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Society for Pediatric Radiology – Poster Archive


Final ID: Poster #: EDU-043

3D Printed Training Simulation for Assessment of Pathology in Pediatric Upper GI Fluoroscopy

Purpose or Case Report: Fluoroscopy of the upper GI tract (UGI) can be difficult to master given the time-sensitive nature of the examination, the necessary hand-eye coordination, the complex button layout and broad featureset of the fluoroscopic equipment, the desire for minimizing radiation dose, and the required understanding of normal anatomy. Additionally, encountering abnormal findings for the first time, particularly before one is familiar with normal findings, can lead to confusion and increased difficulty in performing the examination. The use of 3D printed models of normal anatomy in pediatric fluoroscopic UGI training simulation has previously been demonstrated as a viable alternative to learning on live patients; however, such a technique has not previously been used with known pathological anatomic configurations.
Methods & Materials: A freely-available computer generated 3D model of the normal anatomy of the esophagus, stomach, and duodenum was downloaded and modified using Blender™ and Autodesk Fusion 360™. The model was edited to create 4 alternative models corresponding to the 4 classic patterns of abnormal UGI configuration: Malposition of the duodenal-jejunal junction (DJJ), corkscrew duodenum, complete duodenal obstruction, and partial duodenal obstruction with normally positioned DJJ. Additionally, known normal variants of anatomy (such as duodenum inversum) were modeled as well.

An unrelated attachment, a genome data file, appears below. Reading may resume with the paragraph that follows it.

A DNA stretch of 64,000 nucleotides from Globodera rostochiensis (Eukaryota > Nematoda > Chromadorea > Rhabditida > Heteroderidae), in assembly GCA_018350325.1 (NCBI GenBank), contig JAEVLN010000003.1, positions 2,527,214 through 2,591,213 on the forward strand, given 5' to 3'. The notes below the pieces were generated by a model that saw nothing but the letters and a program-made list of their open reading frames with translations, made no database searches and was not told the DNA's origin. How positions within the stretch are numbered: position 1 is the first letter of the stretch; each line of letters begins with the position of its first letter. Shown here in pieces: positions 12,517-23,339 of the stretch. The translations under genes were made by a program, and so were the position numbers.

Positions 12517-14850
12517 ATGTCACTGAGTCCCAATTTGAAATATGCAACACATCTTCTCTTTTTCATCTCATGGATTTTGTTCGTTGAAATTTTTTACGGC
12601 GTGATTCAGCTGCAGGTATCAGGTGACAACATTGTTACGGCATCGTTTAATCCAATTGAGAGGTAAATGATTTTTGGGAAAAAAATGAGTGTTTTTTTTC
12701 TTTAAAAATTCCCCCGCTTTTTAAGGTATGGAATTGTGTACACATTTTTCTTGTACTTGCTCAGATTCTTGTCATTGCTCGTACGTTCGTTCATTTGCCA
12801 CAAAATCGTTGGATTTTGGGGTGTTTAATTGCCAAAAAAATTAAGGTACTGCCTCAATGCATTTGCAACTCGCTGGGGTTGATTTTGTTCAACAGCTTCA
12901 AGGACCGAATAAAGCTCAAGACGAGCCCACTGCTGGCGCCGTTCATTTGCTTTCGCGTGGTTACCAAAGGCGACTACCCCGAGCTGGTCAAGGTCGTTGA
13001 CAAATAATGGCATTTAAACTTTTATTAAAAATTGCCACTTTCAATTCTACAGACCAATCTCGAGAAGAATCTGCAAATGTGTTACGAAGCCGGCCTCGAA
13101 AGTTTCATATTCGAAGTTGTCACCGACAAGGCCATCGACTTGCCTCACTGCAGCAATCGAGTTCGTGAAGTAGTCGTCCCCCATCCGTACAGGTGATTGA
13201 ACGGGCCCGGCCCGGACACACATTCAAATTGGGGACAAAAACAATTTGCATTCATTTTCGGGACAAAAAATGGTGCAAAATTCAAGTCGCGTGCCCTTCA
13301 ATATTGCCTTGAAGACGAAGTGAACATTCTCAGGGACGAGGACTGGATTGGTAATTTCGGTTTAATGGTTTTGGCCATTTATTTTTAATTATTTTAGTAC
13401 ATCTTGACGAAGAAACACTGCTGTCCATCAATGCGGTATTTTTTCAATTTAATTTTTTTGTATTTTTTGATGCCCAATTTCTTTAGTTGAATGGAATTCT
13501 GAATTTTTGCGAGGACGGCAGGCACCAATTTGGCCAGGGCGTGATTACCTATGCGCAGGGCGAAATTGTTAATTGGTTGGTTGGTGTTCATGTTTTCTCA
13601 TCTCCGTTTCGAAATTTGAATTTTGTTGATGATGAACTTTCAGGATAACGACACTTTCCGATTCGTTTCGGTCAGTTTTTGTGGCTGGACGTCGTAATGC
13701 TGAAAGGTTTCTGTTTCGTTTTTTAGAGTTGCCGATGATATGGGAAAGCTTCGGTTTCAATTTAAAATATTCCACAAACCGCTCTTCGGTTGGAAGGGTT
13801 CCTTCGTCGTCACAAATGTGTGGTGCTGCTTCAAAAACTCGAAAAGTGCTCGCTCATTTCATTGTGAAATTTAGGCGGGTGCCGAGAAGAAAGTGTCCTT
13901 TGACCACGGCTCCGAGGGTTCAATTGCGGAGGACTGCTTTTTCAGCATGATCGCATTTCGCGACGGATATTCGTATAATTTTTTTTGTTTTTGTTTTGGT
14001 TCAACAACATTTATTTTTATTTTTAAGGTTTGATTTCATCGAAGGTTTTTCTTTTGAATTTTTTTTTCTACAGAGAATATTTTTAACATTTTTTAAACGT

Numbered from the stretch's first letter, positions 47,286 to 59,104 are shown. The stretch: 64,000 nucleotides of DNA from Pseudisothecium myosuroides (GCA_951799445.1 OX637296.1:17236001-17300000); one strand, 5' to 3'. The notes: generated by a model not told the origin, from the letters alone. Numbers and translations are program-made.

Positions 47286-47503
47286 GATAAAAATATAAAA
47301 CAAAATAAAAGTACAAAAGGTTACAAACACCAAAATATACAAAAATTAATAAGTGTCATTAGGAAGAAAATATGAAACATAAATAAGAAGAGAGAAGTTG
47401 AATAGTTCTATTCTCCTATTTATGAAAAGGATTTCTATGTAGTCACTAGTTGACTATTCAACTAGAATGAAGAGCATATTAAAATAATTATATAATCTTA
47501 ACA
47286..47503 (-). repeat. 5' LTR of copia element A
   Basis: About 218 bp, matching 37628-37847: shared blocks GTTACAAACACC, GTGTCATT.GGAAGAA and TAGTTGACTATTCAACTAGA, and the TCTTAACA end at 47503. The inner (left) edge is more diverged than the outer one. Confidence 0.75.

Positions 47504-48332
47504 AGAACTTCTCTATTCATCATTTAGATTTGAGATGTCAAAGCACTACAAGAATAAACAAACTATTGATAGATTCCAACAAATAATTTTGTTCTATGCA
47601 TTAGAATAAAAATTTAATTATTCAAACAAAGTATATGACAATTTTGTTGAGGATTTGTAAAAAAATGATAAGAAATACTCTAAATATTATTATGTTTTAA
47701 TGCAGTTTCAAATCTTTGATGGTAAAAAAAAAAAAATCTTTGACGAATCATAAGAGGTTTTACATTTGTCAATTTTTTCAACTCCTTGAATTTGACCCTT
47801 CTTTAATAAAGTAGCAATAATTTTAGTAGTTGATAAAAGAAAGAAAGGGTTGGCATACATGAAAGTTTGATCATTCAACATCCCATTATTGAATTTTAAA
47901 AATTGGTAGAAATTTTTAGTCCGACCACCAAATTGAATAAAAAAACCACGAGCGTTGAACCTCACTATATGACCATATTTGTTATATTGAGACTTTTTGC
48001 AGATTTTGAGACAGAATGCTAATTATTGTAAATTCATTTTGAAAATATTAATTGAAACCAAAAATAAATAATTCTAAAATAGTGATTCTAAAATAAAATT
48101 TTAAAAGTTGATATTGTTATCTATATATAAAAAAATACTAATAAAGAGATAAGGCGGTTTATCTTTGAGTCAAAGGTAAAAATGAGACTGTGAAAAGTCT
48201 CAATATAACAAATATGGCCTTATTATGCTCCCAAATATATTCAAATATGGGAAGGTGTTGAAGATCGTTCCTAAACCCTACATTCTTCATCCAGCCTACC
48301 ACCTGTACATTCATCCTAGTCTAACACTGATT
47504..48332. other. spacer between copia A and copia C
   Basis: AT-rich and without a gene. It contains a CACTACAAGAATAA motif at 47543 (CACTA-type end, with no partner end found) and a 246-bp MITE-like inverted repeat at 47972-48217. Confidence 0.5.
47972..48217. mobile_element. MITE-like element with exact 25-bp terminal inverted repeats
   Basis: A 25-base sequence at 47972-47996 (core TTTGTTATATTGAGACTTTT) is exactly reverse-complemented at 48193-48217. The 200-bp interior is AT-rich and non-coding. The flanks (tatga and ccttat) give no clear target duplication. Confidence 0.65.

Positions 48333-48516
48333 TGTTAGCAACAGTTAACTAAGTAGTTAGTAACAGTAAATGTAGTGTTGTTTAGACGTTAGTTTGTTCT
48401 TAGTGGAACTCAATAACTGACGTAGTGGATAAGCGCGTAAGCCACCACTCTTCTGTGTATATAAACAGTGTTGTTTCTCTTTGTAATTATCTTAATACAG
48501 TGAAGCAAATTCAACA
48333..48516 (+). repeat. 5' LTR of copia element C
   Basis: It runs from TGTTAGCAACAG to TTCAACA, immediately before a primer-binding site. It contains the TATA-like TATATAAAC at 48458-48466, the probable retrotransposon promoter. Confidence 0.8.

Inexpensive reusable simulator models were printed using a waterproof photo-reactive resin to allow residents to practice UGI fluoroscopy on both normal and abnormal patients. Residents were tested on their performance and interpretation of UGI fluoroscopy on these models to enhance their comfort with performing the examination and to increase their familiarity with these important variants/abnormalities.
Results: Though the models were entirely reliant on gravity-dependent flow of contrast, they behaved similar to real neonates when filled with contrast and placed in different positions.
Conclusions: 3D printed models of the UGI tract can serve as adequate training tools for both general examination performance as well as education of normal anatomic and pathological variants.
  • Lall, Neil  ( Ochsner Health System , Orleans , Louisiana , United States )
  • Mcgee, Jack  ( Ochsner Health System , Orleans , Louisiana , United States )
  • Sarkar, Korak  ( Ochsner Health System , Orleans , Louisiana , United States )
Session Info:

Posters - Educational

Informatics, Education, QI, or Healthcare Policy

SPR Posters - Educational

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Imaging appearance of Crayons

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